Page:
If we started to list Bercy Chen Studio’s accomplishments, this piece would turn into a book, and let’s face it, internet attention spans don’t go beyond fifteen minutes tops. But I will say that they’ve been honored all over the world, by some of architecture’s most prized institutions, from Architizer, and World Architecture News, to the AIA. They’ve lectured at UTSOA, Texas A&M, the National Building Museum, and have exhibited work at the GA Gallery in Tokyo, the Seoul Design Olympiad in South Korea, and Art Basel. In fact, in viewing their accomplishments and portfolio you would think you were reading about a firm that’s been around for decades, but it was actually only began in 2001, and they’ve only begun to expand, announcing recently the opening up their second office in Monterrey, Mexico.
Bercy Chen’s work is sleek, modern, evocative and thoughtful, yet it’s difficult to precisely put into a category. It’s not exactly postmodern, but can have postmodern qualities; minimal, but not self-consciously minimal (yet it doesn’t typically do more than it needs and the form always is functional). In fact, their work has this universal, global appeal, which is probably achieved due to their founders, Thomas Bercy and Calvin Chen, coming from Belgium and Taiwan. Their work is global because this is a global firm, bringing experience that spans all continents, bringing skills from all architectural disciplines.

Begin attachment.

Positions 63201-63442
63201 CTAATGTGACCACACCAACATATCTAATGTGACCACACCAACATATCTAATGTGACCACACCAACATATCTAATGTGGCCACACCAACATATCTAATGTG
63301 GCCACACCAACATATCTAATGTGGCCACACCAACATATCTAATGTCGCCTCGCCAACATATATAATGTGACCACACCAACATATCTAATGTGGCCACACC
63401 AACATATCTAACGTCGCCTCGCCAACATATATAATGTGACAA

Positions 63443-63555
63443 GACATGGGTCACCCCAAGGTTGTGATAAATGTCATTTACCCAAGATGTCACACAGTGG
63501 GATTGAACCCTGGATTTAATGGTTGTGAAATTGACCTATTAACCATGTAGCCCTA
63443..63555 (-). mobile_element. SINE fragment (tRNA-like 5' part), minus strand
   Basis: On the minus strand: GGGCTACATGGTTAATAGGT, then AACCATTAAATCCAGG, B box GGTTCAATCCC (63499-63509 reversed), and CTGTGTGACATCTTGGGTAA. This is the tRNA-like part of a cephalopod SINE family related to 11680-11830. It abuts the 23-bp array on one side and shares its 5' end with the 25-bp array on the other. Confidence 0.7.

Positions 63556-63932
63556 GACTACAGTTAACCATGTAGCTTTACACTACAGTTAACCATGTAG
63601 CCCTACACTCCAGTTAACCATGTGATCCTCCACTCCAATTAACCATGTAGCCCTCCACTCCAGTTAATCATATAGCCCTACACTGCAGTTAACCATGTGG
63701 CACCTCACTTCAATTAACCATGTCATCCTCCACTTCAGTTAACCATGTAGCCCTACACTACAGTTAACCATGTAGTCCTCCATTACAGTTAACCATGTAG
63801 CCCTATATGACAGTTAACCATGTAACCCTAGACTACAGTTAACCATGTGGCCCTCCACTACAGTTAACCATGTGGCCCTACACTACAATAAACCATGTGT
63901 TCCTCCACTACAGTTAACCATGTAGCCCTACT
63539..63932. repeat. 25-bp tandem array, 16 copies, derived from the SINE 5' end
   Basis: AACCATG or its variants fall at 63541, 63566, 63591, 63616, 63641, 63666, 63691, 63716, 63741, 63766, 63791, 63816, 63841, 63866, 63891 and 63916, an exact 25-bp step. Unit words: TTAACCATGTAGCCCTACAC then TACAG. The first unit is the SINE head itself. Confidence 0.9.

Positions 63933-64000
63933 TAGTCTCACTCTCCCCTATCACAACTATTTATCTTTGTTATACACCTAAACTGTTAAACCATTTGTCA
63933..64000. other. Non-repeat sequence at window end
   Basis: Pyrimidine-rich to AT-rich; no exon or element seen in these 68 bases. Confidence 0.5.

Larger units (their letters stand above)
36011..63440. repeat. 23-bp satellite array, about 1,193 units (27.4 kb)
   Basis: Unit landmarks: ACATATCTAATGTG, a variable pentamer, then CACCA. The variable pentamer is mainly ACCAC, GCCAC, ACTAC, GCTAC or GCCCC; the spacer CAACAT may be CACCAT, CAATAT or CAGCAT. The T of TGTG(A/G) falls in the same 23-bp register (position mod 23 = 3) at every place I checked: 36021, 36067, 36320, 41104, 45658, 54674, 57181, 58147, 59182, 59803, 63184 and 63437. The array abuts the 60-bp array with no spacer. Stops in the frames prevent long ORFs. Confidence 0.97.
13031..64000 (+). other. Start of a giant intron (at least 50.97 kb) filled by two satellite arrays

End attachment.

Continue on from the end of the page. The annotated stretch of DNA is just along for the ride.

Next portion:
About two years ago, Bercy Chen teamed with the talented developer Ben Myers to build the San Juan Homes in Austin’s Hill Country. Dan Loe, the project architect for the San Juan Homes, took some time out of his busy schedule to talk to me about working at Bercy Chen, the process of designing and building the project, and collaborating with the client, Ben Myers.
The Value of Architecture: How long have you worked at Bercy Chen?
Dan Loe: I’ve been there since February 2007, so coming up on ten years. I started while I was still in college working part-time and kept working for them once I got out of school.
TVOA: What kinds of stuff have you learned about design and construction processes?
Dan Loe: It’s a firm that’s always very inquisitive. We do spend time on research and development, on different materials. There was one point where we did some mockups to make our own material, like the translucent concrete. That’s something we were really excited about. I experimented and did a little bit of that on my own.
As far as construction processes, part of the reason why these guys got into it was because back in 2000, there really wasn’t the kind of builders that were willing to do the kind of details they were doing at the time—very sleek, very modern, steel and glass. The cost of it was so prohibitive because nobody had really done anything like that before. These guys took it on as a means to not get their ideas taken out of the process, as a way to stay in control of the projects. It’s taught me just roll up your sleeves and do it.